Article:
His Throne And Kingdom Are For You (Matthew 2:13-23)

Grace and Peace to you from God our Father and the Lord Jesus Christ. Amen.

In 37 BC, some 35 years before the birth of Jesus, King Herod became king of the Jews.  King Herod the Great, as he was called, was not born the king of the Jews and wasn’t even a Jew to begin with.  King Herod was a Roman Citizen who acquired the throne of Judaea (Judaea was the land that surrounded the cities of Jerusalem, and Bethlehem in the first-century) by a Roman Senate appointment.  Now, even though he was named King of the Jews, it took him 3 years of fighting to get this title to stick and to be effective. 

As a king, Herod was fond of splendor, and spent great sums of money in rebuilding and adorning the cities of his small empire.  He rebuilt the city of Caesarea on the Mediterranean coast, and also the city of Samaria in honor of Emperor Caesar Augustus.  He restored the ruined temple in Jerusalem, a work which he began some 15 years before the birth of Jesus and a work that wasn’t finished until after his death.  Just a side note, this temple was even named after him.

Now, why do I mention all of this?  Am I simply interested in giving you a history lesson for today’s sermon?  Yes, I am interested in giving you history, but the reason for doing so is for you to understand today’s Gospel text within its historical context.  I want you to understand Herod, for when you understand the person of Herod, you will be able to understand his actions towards the birth of Jesus and ultimately be able to understand yourself in relationship to Christ.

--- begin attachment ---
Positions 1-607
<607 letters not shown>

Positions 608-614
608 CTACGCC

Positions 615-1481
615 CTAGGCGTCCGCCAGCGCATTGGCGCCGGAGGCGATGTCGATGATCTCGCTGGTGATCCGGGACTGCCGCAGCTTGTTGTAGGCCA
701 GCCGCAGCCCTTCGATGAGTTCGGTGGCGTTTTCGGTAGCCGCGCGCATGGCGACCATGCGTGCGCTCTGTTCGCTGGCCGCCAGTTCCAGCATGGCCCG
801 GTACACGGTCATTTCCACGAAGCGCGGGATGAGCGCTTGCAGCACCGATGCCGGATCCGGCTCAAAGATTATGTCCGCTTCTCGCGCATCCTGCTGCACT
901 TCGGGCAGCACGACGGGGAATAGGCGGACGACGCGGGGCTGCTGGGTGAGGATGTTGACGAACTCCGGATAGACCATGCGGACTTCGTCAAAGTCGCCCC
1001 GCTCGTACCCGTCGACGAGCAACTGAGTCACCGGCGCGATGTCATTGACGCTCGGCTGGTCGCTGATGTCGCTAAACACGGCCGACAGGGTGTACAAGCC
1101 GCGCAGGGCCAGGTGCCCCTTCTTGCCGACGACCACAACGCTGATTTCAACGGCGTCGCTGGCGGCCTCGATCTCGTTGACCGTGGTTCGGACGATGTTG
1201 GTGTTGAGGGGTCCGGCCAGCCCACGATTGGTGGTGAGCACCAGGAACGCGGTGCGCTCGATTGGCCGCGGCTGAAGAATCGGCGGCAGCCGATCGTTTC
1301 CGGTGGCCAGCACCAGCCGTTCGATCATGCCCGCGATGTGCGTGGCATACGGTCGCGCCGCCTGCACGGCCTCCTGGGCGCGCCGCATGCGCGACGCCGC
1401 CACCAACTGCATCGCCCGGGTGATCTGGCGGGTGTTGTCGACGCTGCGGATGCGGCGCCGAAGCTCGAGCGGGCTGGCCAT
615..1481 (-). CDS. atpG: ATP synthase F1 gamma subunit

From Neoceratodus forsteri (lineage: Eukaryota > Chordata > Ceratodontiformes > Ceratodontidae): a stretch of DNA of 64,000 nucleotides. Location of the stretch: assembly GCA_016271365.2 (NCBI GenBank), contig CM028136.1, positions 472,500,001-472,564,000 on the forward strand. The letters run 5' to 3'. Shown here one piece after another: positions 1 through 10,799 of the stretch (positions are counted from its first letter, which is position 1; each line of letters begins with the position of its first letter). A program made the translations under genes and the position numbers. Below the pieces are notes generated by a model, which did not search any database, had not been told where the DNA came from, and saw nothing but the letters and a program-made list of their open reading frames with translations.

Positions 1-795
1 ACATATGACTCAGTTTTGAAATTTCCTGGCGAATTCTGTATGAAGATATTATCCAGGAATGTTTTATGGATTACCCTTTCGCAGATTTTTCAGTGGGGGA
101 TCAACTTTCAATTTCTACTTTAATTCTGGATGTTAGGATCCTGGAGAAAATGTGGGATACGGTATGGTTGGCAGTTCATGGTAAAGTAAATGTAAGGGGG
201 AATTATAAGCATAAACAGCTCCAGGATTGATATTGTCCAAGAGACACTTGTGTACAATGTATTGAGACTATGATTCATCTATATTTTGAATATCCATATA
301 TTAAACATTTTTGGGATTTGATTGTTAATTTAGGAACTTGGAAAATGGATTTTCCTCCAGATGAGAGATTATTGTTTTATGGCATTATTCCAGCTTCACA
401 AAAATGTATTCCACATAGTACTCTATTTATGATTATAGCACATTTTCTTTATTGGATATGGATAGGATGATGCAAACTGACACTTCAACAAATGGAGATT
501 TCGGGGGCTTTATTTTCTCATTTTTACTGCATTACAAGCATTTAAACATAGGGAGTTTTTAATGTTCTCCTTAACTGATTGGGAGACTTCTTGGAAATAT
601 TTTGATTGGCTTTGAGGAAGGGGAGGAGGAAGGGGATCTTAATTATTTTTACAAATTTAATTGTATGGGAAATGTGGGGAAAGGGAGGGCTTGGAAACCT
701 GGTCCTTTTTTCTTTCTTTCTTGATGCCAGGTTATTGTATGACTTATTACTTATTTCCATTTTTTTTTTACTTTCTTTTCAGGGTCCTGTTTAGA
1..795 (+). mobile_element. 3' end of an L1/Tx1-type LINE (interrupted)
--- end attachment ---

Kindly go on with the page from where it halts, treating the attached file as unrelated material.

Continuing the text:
You see, in Matthew 2:3 we read that Herod was troubled about the news that he received from the Wise Men about Jesus, the King of the Jews, being born.  Did you hear that? The Wise Men came to King Herod the Great who at that time was the ‘King of the Jews,’ and asked him where the ‘King of the Jews’ had been born.  The Wise Men revealed to King Herod that God had brought about the birth of the rightful heir to King David’s throne, the Christ-child; Jesus.

Can you imagine how threatening this news must have been to King Herod?  What would’ve you felt like if you were in King Herod’s shoes?  He wasn’t a naturally born king; he acquired the throne and the title “King of the Jews” by fighting and ruled his kingdom by force.  In fact King Herod had long feared the loss of his position.  Over the years Herod grew increasingly paranoid.  He put many people to death to secure his power and he even killed his wife and 2 children because he was considered by some to simply be ‘mad.’  No wonder why King Herod was disturbed about the news of Jesus being born.  He was fearful of losing control, losing his legacy, losing his accomplishment, losing his achievements, losing his power and so forth.  Therefore, after hearing the news about the Messiah being born in Jerusalem, through the Wise Men, it makes sense why Herod became furious and decided to protect his kingdom and rule by going on the offense.  Yes, he was not going to sit back and let a newly born baby take his spot as the King of the Jews.  Thus, King Herod made the command to have every young boy two years old and under slaughtered.  Herod didn’t know which boy was the king, so he ordered a mass killing of these ‘Holy Innocents’ in Bethlehem and the surrounding area.  The murder of these children by Herod resulted in the first martyrs of the Gospel in the New Testament.